In 2006, a team of Korean researchers from the Korea Advanced Institute of Science and Technology (KAIST) and the National Nano Fab Center developed a 3 nm MOSFET, the world's smallest nanoelectronic device. It was based on gate-all-around (GAA) FinFET technology.
Over sixty countries created nanotechnology research and development (R&D) government programs between 2001 and 2004. Government funding was exceeded by corporate spending on nanotechnology R&D, with most of the funding coming from corporations based in the United States, Japan and Germany.

What is a nanotechnology used for?
Nanotechnology is helping to considerably improve, even revolutionize, many technology and industry sectors: information technology, homeland security, medicine, transportation, energy, food safety, and environmental science, among many others. Described below is a sampling of the rapidly growing list of benefits and applications of nanotechnology.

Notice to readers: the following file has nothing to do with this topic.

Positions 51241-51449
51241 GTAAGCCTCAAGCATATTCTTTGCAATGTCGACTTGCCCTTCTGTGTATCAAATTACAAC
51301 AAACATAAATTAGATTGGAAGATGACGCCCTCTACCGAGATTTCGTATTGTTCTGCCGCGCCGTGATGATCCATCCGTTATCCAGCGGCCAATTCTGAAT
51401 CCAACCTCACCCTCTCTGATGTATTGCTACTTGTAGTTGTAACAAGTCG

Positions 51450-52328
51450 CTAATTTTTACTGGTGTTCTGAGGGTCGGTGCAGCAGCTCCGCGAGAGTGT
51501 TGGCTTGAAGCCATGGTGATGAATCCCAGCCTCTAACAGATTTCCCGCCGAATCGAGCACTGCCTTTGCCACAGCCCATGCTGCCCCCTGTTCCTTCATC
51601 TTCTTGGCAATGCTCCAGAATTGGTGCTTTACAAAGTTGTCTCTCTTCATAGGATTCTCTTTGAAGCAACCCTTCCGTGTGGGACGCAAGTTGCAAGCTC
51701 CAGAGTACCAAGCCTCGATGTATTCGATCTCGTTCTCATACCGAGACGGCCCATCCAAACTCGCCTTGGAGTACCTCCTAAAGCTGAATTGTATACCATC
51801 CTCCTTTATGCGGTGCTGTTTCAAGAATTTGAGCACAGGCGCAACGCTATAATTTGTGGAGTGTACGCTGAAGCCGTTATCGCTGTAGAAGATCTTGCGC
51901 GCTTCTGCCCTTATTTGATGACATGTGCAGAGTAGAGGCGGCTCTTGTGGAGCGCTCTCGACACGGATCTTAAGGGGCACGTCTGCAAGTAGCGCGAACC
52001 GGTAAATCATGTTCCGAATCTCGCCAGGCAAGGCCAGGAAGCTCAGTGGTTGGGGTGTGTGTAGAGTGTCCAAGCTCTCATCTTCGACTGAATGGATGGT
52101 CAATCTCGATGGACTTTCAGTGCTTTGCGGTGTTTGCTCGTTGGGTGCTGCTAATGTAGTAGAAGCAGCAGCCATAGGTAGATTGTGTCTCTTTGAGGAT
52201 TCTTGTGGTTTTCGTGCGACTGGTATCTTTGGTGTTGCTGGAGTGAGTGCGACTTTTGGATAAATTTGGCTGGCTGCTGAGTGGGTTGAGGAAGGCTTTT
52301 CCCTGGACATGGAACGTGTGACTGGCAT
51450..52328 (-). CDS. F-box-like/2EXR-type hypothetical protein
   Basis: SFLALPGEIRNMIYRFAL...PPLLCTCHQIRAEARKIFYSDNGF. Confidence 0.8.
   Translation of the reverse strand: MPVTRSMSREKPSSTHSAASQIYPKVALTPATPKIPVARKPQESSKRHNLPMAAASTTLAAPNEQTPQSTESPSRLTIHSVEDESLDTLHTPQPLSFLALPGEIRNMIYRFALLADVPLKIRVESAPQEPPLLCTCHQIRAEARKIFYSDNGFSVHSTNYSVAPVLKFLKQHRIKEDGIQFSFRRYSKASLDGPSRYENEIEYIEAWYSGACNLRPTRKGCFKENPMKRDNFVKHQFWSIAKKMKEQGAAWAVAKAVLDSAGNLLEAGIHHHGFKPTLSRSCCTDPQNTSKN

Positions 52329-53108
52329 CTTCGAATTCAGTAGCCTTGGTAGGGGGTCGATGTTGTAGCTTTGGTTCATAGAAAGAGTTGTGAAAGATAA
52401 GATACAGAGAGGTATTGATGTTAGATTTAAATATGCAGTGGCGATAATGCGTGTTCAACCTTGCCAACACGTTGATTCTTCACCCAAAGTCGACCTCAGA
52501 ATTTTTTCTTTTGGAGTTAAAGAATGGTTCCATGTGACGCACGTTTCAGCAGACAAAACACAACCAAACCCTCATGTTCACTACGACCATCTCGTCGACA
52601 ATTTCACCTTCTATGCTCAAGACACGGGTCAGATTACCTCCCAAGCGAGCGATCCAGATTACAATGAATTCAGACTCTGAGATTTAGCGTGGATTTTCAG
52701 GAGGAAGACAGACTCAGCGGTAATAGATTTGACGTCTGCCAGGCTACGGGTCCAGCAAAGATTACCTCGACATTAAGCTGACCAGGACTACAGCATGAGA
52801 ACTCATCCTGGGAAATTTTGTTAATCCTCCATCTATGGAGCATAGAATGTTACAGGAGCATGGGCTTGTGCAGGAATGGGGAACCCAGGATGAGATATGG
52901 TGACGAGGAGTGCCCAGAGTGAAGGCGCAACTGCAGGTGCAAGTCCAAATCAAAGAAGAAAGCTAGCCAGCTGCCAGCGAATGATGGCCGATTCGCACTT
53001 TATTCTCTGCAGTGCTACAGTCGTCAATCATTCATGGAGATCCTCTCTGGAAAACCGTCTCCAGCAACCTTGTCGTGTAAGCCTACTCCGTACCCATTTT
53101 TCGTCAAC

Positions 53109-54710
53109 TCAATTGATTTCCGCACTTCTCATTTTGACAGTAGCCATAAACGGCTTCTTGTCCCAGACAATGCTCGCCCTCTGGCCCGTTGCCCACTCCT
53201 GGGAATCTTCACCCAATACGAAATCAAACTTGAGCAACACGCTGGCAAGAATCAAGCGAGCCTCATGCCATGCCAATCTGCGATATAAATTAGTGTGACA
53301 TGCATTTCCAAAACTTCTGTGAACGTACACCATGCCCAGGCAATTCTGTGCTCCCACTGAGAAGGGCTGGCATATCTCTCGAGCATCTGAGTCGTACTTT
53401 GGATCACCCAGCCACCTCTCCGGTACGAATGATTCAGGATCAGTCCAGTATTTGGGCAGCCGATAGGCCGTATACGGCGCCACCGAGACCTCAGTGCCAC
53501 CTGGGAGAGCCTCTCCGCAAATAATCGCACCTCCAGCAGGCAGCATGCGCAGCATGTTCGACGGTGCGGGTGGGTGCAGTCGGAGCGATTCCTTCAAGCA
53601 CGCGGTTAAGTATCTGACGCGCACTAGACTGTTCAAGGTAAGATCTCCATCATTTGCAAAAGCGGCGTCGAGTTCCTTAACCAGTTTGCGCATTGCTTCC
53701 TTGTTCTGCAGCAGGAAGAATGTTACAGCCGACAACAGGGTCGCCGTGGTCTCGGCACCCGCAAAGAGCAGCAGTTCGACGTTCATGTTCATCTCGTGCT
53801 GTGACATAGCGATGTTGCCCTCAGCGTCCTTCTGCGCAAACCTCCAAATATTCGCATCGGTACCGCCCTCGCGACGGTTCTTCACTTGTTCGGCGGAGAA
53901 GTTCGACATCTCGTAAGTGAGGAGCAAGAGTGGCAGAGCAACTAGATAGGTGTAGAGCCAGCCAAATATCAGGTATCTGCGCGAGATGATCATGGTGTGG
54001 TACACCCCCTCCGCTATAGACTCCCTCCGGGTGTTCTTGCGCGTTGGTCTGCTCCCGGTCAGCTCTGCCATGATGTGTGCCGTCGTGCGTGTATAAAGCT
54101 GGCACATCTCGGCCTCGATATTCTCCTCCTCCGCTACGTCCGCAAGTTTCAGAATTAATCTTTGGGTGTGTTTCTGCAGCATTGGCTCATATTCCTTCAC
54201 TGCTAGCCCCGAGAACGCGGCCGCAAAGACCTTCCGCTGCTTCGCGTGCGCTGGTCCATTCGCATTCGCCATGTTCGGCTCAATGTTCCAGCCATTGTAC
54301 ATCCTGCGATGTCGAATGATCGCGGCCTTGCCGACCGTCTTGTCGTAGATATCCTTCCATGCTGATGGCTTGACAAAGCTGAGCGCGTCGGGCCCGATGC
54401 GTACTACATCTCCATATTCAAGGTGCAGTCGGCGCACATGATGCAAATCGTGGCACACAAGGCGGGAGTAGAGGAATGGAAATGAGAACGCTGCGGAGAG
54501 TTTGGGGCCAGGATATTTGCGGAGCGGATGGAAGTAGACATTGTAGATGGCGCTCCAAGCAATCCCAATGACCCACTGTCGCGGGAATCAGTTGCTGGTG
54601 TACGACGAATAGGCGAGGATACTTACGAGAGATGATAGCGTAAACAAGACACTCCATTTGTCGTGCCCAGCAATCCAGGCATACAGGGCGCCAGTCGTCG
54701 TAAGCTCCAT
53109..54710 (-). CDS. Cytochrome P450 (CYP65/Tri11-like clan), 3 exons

Many benefits of nanotechnology depend on the fact that it is possible to tailor the structures of materials at extremely small scales to achieve specific properties, thus greatly extending the materials science toolkit. Using nanotechnology, materials can effectively be made stronger, lighter, more durable, more reactive, more sieve-like, or better electrical conductors, among many other traits. Many everyday commercial products are currently on the market and in daily use that rely on nanoscale materials and processes: